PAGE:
The cases have a lot in common. You’re relying on giving 95% of something away for free and charging people for the remaining 5%. Other people can easily provide that 5% and charge for it, give it away, or give it away in such a way that you’re likely to be unwilling to merge it into your version. In the latter two cases, they can add other things that differentiate their version from yours. What’s your expected strategy here?

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                                                            Every libre-non-gratis project sees gratis distribution one way or another. Conversations has several gratis forks, yet the author still makes enough from the official app to keep going. Synergy was the most popular version of their own software for many years. Etc.

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                                                              Thanks for mentioning the two. synergy has only an open core left, but I added a section on conversations.im to the page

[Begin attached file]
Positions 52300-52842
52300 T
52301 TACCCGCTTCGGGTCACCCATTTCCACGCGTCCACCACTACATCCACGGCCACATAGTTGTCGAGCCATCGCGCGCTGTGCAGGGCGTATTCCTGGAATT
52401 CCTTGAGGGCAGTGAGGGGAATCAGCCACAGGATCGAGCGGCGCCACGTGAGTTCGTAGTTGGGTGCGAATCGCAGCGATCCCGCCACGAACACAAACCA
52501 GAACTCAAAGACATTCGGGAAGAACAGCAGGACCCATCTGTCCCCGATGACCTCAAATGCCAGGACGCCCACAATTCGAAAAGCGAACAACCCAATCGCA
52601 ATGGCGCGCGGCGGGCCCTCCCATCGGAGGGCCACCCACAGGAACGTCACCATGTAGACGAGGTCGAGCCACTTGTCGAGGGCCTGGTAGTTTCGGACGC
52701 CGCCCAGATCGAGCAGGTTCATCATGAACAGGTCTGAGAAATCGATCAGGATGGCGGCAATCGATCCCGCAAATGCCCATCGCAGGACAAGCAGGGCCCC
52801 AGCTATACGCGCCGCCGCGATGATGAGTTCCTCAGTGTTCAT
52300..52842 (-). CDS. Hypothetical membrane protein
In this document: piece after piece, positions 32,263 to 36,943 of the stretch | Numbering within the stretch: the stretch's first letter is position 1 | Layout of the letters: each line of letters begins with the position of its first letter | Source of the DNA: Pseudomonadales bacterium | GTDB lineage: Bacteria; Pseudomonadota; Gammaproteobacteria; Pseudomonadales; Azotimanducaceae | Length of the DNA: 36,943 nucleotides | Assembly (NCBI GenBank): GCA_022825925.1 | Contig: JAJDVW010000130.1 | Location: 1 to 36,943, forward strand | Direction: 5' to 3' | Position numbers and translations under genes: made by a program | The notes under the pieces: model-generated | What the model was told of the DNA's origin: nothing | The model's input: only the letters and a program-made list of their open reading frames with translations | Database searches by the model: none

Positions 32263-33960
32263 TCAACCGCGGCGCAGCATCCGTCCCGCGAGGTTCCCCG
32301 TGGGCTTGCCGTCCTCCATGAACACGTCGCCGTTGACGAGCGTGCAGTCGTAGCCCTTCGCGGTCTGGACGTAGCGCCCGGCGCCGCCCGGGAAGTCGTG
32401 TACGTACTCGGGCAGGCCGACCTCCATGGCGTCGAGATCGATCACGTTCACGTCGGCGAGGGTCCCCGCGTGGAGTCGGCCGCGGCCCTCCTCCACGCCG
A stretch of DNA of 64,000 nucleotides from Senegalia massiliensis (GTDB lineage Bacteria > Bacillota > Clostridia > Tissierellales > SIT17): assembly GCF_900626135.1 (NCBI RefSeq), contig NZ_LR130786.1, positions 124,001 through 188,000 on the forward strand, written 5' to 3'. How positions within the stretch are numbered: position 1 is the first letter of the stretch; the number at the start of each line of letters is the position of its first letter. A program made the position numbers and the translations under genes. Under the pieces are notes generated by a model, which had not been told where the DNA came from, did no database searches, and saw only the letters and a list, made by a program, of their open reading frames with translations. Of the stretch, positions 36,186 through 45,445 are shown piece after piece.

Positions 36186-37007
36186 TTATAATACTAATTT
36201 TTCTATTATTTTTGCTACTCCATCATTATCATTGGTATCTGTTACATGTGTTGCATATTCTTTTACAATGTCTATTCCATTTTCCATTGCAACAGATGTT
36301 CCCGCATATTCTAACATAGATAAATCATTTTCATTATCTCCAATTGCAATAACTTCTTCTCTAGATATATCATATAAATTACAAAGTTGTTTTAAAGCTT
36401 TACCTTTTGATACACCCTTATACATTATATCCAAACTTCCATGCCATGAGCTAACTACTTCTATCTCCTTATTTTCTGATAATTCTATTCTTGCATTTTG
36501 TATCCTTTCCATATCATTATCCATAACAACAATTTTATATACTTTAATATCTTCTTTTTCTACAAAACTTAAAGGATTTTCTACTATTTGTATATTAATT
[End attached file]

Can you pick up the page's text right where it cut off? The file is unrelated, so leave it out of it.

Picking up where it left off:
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                                                              Do you have example cases of the scenarios described happening? I already had trouble compiling the list because for sale GPL software is quite rare. I’d love to expand the list. One example has been given in a comment below, another messaging client.

                                                              If people make use of the freedoms the GPL gives them, how is that not a wonderful thing? I do not expect to make a profit, if I a few years the running costs are covered that would be great but I even doubt that that will happen.